Or How Much It’ll Cost You (and Me) When You Come Visit
I kept track of my expenses on my iPod, which quickly turned into a kind of journaling. It’s so easy to type “120 ice cream” while I’m eating the stuff instead of waiting until I’m on the train or at home and want to sleep instead of write Dear Diary. I started off journaling the first two days, then didn’t open my little hardback spiral until I had seen Hannah off the following Sunday. If any of you ever wonder about what I write in my trusty journal/lesson plan notebook, now you know. I will be printing this out, cutting it down to size, and then pasting the pages inside my journal. I have only one stone, and there are two birds. Booyah.
I’ve also broken the trip into sections for easier reading. I’ll post them in an order that makes it easy for you to read while scrolling down, which means I’ll be back-posting (telling the computer I wrote the next part before this). There’s not so much video that you can’t print out the text and read it in your extremely limited free time, Mom. Just for you.
Let’s do this. First installment.
My friend Nanami helped me buy a ticket from Kameoka to the Kansai airport (3670 yen) and from there to Hiroshima (13015 yen per ticket). Then Nanami got on a train to get on a night bus bound for Tokyo, because she made time for me in a really busy schedule. I have the coolest friends.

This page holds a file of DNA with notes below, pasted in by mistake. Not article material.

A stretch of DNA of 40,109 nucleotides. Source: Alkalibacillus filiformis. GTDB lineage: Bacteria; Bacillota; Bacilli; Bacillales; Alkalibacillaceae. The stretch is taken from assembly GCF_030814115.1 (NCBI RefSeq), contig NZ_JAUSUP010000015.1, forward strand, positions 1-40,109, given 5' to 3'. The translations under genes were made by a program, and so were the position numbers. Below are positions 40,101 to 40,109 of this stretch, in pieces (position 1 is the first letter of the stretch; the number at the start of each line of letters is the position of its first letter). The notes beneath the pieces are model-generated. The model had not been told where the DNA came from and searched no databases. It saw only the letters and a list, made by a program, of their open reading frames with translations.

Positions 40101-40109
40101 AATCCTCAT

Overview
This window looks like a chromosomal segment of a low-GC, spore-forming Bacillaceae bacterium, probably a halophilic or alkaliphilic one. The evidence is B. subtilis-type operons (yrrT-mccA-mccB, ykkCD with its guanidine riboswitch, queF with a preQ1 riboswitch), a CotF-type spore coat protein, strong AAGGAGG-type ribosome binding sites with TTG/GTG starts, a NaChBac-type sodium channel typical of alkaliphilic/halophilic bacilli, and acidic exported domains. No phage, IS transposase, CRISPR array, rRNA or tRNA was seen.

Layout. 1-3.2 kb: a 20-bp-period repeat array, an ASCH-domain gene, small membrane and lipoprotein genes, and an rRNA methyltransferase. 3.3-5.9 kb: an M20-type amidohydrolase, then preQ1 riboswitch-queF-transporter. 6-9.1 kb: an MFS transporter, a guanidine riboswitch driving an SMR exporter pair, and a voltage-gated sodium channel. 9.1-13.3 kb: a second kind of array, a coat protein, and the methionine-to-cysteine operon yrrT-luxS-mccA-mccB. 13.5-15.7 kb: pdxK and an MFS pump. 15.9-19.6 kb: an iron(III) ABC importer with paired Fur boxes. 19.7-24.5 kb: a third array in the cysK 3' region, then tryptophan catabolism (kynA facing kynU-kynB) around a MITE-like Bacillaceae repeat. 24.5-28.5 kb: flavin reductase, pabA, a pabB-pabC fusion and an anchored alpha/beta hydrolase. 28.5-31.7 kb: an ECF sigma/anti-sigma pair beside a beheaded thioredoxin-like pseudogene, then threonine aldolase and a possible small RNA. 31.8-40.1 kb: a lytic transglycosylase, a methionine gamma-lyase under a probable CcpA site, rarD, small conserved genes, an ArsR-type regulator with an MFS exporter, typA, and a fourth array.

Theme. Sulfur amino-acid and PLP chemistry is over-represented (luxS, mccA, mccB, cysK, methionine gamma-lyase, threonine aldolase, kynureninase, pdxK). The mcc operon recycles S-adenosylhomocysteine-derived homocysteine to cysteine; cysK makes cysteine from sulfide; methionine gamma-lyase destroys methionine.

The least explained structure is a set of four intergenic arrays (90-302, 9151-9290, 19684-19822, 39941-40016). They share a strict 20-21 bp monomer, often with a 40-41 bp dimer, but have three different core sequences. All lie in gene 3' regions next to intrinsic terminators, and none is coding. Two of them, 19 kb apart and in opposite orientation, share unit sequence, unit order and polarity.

My bed was finally delivered that morning and I discovered that the sheets I had did not fit. My overstuffed apartment received a final cleaning and I packed my clothes, travel necessities, and a whole lot of snack food. To the station I went to pick Hannah up from the airport by about 4:00.
I ran into Ashley and Scott, a couple of fellow municipal JETs as they were coming out of the airport. We chatted very briefly, they introduced me to the friends that they had met at the airport, and we promised to be better about keeping in touch. I hurried to Kansai Airport’s International Arrivals to see my dear friend Hannah awaiting me. We ran and hugged, squealed, attracted attention, etcetera. A brief side trip to exchange money and it was off to the shinkansen.
The train ride to Osaka and then from there to Hiroshima was largely uneventful. I think we slept for most of the ride. I visited good old McDonald’s at Hiroshima station for a chicken filet meal (610 yen), then Hannah and I grabbed a taxi (1410 yen) to the Aster Plaza International Youth Hostel. We could have found the bus, but we were nervous (I was nervous) about misreading the kanji and schedule.
The hostel, which is huge and far swankier than I had expected, was fairly full. The only two-bedroom available had been a handicapped room. I accepted, hoping that there were no handicapped people who needed a room after I had taken the last. We quickly discovered that the staff behind the reception desk are plenty capable in English; I think they might have gotten impatient with my caveman Japanese. The room was slightly more expensive than the regular double rooms, but was still a fairly inexpensive 12520 for two people for two nights. Save for when I accidentally sounded an alarm while trying to find the light switch, Hannah and I went to bed.